Tuesday, March 3, 2009

The coming pain at Harvard

There have been a number of bubbles over the past decade that we now know about. Unfortunately, we are also about to find out if there was an education bubble. ...

In 2007, approximately $5.16 billion of Harvard’s total portfolio was in private equity, and by my estimate, a total of $11.2 billion, or 26 percent, in all kinds of illiquid assets (the others being real estate and land). ...

Calculating the losses in year-end 2008, I estimate that Harvard’s total private equity portfolio declined 40 percent to around $3 billion. ...

This is the general point of these numbers: Even as you adjust them, Harvard is about to go from an asset illiquidity level of 26 percent (and a target level of 31 percent) to a much higher level [of 42 to 44 percent].

The reason the illiquid part grows is future investment commitments by the endowment to private equity and real estate partnerships. The 2007-2008 report did not disclose these commitments, but the 2006-2007 report stated they were $8.17 billion through 2017. Assuming that this commitment stayed the same or went down by no more than $1 billion in 2008 (Harvard last year said they were going to grow the portfolio), Harvard is going to have to follow through on about $7 billion to $8 billion in commitments in the coming years.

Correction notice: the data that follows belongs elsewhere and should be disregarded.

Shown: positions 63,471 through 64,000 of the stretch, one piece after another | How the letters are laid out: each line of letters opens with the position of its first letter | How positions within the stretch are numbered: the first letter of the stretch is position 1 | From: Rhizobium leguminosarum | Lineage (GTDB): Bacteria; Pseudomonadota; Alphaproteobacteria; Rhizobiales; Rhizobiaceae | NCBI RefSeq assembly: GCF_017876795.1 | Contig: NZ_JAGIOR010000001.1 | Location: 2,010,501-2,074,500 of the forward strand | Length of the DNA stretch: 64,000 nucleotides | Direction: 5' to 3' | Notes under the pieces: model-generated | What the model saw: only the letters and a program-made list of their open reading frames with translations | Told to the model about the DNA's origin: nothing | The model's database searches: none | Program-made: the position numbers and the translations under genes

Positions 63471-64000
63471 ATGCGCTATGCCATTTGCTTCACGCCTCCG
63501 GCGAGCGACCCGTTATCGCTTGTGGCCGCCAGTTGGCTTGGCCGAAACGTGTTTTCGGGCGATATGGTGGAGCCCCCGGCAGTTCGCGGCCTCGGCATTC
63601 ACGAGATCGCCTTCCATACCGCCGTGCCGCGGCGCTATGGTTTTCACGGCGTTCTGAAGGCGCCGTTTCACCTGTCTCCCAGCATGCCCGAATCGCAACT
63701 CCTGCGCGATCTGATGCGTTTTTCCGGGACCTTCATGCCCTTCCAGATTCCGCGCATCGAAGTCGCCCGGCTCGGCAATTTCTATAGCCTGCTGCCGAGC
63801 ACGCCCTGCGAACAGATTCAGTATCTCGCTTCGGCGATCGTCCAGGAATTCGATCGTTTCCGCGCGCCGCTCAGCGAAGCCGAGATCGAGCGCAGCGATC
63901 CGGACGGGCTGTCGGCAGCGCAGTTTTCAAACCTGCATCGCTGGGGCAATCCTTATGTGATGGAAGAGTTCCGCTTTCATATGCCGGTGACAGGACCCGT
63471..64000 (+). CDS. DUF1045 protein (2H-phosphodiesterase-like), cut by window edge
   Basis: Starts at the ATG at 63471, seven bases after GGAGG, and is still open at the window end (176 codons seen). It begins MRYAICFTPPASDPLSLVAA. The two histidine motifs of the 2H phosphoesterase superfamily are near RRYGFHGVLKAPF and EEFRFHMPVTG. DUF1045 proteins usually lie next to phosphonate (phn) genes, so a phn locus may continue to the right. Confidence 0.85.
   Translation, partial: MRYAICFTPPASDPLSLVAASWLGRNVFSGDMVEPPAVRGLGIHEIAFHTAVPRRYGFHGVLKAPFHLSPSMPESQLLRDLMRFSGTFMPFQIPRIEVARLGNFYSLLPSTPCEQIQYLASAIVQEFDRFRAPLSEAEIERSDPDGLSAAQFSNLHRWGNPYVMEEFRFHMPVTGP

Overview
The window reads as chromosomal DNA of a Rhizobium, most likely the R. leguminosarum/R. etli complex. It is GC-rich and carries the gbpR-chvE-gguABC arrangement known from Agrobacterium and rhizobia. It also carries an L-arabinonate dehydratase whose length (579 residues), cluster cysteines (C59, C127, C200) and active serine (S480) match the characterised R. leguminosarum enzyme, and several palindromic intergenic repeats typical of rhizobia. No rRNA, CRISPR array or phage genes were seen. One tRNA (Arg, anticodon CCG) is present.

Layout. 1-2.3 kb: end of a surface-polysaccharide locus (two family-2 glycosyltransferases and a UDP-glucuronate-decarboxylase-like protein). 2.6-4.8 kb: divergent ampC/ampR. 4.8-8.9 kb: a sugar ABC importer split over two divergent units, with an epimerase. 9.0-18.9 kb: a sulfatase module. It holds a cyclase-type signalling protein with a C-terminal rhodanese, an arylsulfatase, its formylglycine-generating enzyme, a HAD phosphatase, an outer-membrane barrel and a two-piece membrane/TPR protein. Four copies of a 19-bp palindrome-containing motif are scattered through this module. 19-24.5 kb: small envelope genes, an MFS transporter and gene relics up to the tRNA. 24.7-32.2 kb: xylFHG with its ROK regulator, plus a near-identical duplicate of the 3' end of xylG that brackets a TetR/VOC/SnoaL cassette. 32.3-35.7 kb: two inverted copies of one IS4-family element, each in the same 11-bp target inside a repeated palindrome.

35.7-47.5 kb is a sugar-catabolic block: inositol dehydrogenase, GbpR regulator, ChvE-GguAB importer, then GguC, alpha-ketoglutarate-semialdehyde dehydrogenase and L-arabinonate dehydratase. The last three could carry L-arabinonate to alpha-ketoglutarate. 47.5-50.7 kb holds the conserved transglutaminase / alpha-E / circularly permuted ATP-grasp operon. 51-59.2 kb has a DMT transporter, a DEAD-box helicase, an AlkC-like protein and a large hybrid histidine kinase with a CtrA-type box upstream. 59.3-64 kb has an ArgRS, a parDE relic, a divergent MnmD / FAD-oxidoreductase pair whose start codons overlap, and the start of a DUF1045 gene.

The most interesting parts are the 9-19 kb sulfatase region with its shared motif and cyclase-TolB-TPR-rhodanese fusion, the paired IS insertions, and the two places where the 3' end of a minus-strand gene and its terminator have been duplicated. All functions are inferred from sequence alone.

So, my numbers are rough, very rough estimates — but the problem is apparent. In the short term, unless it boosts its liquid returns, Harvard is going to have to raise a lot in donations or eat up its liquid assets to fund university obligations and its private equity commitments. This results in a spiraling decline in Harvard’s liquid assets as each year they go lower to meet these needs and more and more assets become tied up in private equity. This assumes the markets stay where they are in the next three years — there are scenarios where liquid assets do worse (like yesterday), or better, of course.

This is likely why Harvard recently sold $1.5 billion in debt, and unsuccessfully tried to sell $1.5 billion of its private equity portfolio. ... Other universities may be in worse positions. Duke, for example, sold $500 million in bonds, and Princeton $1.5 billion. Again, the reason appears to be to fund liquidity.
--Steven M. Davidoff, NYT, on universities' liquidity problem

No comments: